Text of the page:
40. “A Critical Assessment of the Major Marxist Theories of the Political Economy of Modern Capitalism” (2006)
  41. “Political Economy and the End of Capitalism” (2007)
  42. “Don’t Revive Absurd Slogans” (2007)
  43. “1956 as the Year of Stalinist Upheaval and the Iconic Transfer of Imperialist Power to the USA” (2007)
  44. “Notes on Zionism and Other Matters” (2007)
  45. “Results and Prospects: Introduction to Critique’s Issue on 1968″ (2008)
  46. “A Marxist Theory of Freedom of Expression” (2009)
  47. “A Marxist Political Economy of Capitalist Instability and the Current Crisis” (2009)
  48. In Defense of Leon Trotsky” (2010)
  49. “The Crisis and the Capitalist System Today” (2010)
  50. “The Myths of Crisis: A New Turning Point in History?” (2011)
  51. “The Theory of Capitalist Disintegration” (2011)
  52. “Stalinism, Its Nature and Role” (2011)
  53. “Marx’s Specter Haunts the Wealthy and Powerful” (2011)
  54. “The Decline of Money” (2012)
  55. “Rosa Luxemburg’s Concept of Crisis in a Contemporary Theoretical Context” (2012)
  56. “From Finance Capital to Austerity Muddle” (2013)
  57. “Mandela: He was a Bourgeois Hero” (2013)
  58. “The Permanent Instability of Capitalism” (2014)
  59. “What is the Capitalist Strategy?” (2014)
  60. “The Period of Transition” (2016)
  61. “The Permanent Crisis: Decline, and Transition of Capitalism” (2017)
  62. “A Marxist Philosopher: István Mészáros, December 19, 1930-October 1, 2017” (2017)

Ticktin’s writings on the socioeconomic character of the Soviet Union have been immensely influential, inspiring groups like Aufheben as well as individuals like Neil C. Fernandez (whose dissertation he advised) and Christopher Arthur. He raises issues that every Marxian Sovietologist must work through, even if one disagrees with his conclusions. Below I will disaggregate his ideas in three parts, beginning with his politics vis-à-vis the CPGB (PCC), moving through his historic claims about the USSR vis-à-vis Fernandez and Paresh Chattopadhyay, and then finishing with some methodological and thematic notes again vis-à-vis Chattopadhyay. Continue reading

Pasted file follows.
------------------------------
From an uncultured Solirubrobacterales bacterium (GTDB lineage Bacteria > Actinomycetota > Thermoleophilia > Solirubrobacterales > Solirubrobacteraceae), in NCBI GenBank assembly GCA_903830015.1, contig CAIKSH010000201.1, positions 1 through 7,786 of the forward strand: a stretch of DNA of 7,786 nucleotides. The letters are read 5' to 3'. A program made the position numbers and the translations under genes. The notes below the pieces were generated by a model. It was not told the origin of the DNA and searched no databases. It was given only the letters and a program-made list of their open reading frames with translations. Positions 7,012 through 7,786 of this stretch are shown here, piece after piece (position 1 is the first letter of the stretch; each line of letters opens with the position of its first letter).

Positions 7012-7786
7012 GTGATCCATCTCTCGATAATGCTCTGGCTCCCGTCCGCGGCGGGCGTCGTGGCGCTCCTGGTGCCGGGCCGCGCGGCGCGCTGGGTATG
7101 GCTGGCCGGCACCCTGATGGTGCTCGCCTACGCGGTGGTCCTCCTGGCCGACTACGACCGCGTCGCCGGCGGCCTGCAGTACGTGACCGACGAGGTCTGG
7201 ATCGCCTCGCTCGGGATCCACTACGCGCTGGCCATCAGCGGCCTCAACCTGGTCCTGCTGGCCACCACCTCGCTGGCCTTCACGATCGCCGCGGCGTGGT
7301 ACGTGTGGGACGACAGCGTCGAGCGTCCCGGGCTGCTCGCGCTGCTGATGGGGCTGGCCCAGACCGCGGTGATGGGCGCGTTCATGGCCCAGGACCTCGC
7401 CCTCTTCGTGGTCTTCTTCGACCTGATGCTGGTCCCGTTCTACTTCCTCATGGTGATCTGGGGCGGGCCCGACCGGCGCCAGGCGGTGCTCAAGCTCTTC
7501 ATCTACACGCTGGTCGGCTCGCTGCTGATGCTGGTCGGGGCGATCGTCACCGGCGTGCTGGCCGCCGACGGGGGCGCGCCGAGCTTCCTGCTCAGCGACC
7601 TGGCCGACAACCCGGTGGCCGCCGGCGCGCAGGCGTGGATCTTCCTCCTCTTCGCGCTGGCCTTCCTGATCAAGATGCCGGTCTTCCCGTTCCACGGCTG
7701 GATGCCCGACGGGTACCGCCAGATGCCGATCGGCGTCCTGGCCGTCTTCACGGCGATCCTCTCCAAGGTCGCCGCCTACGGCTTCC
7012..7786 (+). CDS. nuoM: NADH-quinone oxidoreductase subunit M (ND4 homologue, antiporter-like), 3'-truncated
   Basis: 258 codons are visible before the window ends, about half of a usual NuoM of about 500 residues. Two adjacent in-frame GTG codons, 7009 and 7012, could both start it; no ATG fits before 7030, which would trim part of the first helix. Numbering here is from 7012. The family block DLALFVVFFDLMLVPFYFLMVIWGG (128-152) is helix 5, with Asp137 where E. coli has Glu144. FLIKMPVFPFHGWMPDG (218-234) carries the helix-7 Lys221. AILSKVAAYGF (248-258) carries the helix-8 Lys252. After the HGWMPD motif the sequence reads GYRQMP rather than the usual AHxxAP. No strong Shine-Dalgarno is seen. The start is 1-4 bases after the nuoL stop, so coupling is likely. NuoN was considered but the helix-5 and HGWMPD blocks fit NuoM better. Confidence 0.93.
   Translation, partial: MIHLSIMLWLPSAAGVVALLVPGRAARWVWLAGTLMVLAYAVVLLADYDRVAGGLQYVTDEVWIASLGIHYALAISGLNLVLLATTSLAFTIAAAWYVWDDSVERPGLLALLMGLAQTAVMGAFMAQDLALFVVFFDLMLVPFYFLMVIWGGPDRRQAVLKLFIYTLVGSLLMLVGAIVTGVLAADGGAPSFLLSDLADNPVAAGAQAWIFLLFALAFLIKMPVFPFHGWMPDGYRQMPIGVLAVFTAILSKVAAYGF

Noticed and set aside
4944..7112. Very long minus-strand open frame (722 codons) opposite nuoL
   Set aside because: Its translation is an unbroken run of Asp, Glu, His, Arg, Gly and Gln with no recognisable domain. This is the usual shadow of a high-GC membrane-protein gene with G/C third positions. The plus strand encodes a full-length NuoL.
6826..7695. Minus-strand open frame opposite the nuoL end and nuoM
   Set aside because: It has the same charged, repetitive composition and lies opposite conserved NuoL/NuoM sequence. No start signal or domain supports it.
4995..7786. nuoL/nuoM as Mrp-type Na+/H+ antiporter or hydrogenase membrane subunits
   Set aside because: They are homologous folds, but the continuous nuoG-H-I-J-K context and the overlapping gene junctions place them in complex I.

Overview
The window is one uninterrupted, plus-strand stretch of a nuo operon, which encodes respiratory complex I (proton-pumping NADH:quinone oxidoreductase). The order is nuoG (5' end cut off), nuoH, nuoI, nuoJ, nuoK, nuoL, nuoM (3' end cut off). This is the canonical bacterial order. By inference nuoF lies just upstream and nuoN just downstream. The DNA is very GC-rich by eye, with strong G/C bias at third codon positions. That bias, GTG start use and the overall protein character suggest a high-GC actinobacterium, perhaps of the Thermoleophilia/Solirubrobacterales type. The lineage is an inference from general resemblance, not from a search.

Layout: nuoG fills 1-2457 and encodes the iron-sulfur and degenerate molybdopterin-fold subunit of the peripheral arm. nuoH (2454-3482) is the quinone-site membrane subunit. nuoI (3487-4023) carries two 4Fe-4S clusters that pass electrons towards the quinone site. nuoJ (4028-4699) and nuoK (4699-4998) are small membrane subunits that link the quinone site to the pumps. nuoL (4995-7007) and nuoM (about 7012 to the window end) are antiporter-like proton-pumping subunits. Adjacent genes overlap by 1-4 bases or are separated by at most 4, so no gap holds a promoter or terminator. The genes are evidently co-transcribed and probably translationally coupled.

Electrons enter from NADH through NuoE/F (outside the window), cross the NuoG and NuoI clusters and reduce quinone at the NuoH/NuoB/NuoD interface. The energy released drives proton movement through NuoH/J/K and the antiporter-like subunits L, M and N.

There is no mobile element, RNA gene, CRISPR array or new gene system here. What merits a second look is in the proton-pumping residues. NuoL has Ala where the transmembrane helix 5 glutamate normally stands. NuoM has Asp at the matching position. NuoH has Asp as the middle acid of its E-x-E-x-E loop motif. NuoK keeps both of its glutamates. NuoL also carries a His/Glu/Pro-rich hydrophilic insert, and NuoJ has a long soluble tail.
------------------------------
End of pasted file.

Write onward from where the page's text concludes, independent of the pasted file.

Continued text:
The Architecture for the Palace of the Soviets/Архитектура Дворца Советов (1939) – Free PDF Download

The Archetype of Stalinist Architecture - The Palace of the Soviets

Continuing our theme of the decline of architecture, literature, and the visual arts under Stalin, it is perhaps appropriate to post here a document that was printed in order to educate the public on the proposed architectural design of  the building.  The Architecture of the Palace of the Soviets (Архитектура Дворца Советов) was intended to accomplish this task.  In it, numerous architects, some of them having formerly belonged to the now-vanquished Soviet avant-garde, sing the praises of this bizarre, wedding-cake blend of monumentalist gigantism and neoclassical stylization (the columns and lavishly-decorated façades).  Some, like Vladimir Paperny, have suggested that Stalin himself might have had a hand in its design, personally stepping in to oversee the realization of Iofan, Fomin, and Shchuko’s abominable vision.  Considering the sheer monstrosity of the final structure, it is not too unlikely that this might have been the case.  Either way, below you can download a free .pdf file copy of the 1939 text, which sadly includes a declaration from the once-great architectural modernist Nikolai Miliutin written in in support of the final proposal:

Архитектура Дворца Советов (1939)

And the following is a Stalinist propaganda film made a year before this text, in 1938, called New Moscow (Новая Москва), which features both the interior and exterior of the proposed building: